Students who are registered for face-to-face or hybrid classes or plan to use on-campus resources will be required to take a coronavirus test prior to returning to campus and once every 30 days during the semester, according to an email from university President Bob Caslen on Monday.
Students living on-campus or in university-leased housing, such as 650 Lincoln, Park Place, Greek Village, Greene Crossing and YOUnion, must be tested as well before returning to campus in January.
All on-campus faculty and staff will also be required to be tested. On-campus resources that will require students to be tested include the Thomas Cooper Library and Russell House.
Similar to fall 2020, tests can either be conducted through the university’s free testing services or results can be uploaded to the MyHealthSpace portal.
Acceptable proof of testing comes in several forms: a negative nasal, saliva or antigen test result from between Jan. 3 and Jan. 10 or between Jan. 3 and move-in day for students living on campus; a positive nasal, saliva or antigen test result from between Oct. 5 and Dec. 20; or a positive antibody test result from after Oct. 5.
During a press conference Monday, senior associate vice president for Student Affairs and Academic Support Stacey Bradley called the implementation of mandatory testing through the spring semester "the expansion" of mandatory tests for returning students to campus this fall.
"Since we have the capacity to do it, and we are seeing those cases rise nationally, it really is an opportunity and, in a sense, an obligation for us, and then knowing that we want our students to stay here and we want our students to remain engaged in person as much as they possibly can. That was one resource that we could use, coupled with others, to really make that possible," Bradley said.
According to executive director of Student Health Services Deborah Beck, the College of Pharmacy has purchased "additional equipment" and extended partnerships with Nephron Pharmaceuticals to uphold testing capacity.
"Through our partners, we believe that we have the capacity not only on our campus to significantly meet the needs of our students, faculty and staff, but we also have our partners that we're working with. So we do feel confident we will be able to meet that demand," Beck said.
During the spring 2021 semester, students will receive an email or text message one Sunday per month instructing them to be tested during the following Monday through Thursday period.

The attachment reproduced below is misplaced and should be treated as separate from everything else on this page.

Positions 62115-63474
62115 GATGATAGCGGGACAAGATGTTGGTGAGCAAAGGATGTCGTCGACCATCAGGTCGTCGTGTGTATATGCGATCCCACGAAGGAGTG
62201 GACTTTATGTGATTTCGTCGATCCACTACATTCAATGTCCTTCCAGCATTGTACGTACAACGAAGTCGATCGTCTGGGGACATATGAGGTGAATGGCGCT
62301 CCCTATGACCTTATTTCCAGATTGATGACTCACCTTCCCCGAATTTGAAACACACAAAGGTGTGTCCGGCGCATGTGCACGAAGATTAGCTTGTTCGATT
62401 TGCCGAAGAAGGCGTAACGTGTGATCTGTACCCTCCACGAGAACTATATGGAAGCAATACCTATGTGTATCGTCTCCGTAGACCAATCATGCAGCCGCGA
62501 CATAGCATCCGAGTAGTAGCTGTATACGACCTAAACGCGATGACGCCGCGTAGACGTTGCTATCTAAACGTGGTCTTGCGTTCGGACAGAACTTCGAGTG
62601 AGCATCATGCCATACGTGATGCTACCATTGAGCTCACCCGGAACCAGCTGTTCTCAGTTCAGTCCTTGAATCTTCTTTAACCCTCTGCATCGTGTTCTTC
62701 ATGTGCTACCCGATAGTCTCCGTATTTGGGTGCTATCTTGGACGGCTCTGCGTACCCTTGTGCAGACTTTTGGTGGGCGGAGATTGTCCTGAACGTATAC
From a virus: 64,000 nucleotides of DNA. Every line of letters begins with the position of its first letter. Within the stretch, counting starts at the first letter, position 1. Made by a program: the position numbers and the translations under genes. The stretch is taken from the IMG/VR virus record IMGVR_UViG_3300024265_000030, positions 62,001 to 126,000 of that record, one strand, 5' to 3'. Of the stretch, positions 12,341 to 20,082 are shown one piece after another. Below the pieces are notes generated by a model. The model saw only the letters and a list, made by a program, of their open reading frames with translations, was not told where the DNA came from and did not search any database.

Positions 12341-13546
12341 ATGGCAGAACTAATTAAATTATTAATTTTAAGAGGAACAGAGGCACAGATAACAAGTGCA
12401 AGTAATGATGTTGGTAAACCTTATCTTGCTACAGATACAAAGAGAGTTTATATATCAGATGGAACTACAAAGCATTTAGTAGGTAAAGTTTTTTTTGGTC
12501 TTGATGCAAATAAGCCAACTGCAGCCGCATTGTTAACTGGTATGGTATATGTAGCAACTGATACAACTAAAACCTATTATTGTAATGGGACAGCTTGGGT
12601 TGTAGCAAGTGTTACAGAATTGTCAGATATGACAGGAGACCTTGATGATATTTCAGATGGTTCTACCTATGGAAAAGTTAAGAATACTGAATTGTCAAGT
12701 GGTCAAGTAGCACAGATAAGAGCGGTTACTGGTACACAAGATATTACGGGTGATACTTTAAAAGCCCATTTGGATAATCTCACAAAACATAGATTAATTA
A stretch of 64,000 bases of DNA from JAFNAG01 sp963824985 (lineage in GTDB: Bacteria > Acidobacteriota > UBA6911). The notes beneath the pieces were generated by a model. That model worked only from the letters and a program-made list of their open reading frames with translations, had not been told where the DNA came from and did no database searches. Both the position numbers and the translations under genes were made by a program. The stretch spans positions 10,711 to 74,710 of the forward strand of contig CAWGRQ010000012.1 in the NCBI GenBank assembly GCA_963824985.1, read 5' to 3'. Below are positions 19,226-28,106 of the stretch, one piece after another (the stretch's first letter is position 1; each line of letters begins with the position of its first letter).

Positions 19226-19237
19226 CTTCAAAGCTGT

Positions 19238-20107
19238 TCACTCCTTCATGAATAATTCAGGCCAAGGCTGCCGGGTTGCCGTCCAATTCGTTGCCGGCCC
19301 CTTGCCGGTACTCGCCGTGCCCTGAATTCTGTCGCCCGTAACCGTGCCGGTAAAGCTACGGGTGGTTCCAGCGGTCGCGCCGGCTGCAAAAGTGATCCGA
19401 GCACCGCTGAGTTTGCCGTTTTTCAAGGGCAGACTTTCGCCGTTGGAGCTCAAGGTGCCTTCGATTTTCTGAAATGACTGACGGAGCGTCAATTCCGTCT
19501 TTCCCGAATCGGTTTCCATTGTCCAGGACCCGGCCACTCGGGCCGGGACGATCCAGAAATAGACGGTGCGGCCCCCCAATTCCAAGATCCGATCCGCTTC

If students do not get tested during this period, they will be subject to “university sanctions,” according to the university’s website. Bradley said a proposal regarding these sanctions would appear before the board of trustees during its Dec. 15 meeting.
Beck said the continued sharing of information from the university would promote people to get tested.
"We're sending students emails, we're sending letters to parents, and we will continue to do that communication through all multimedias. It will be on the social media, whether it's Facebook, Instagram or the other methods that students are commonly using right now," Beck said.
A similar program will be applied to faculty and staff. Faculty and staff will receive a notification one Sunday per month instructing them to be tested during the following Monday through Friday period.
To be exempted from monthly testing, positive results from a nasal, saliva, antigen or antibody test must be provided. Provided test results cannot be from more than 90 days before a person’s Sunday selection.
The decision to implement mandatory monthly testing comes "during a significant rise in COVID-19 cases nationally and within South Carolina," according to an email from university spokesperson Jeff Stensland.
Free, on-campus testing will be available daily from Jan. 4 through Jan. 15 and Monday through Friday from Jan. 18 until the end of the spring 2021 semester.
This article was updated at 4:23 p.m. on Nov. 23, 2020.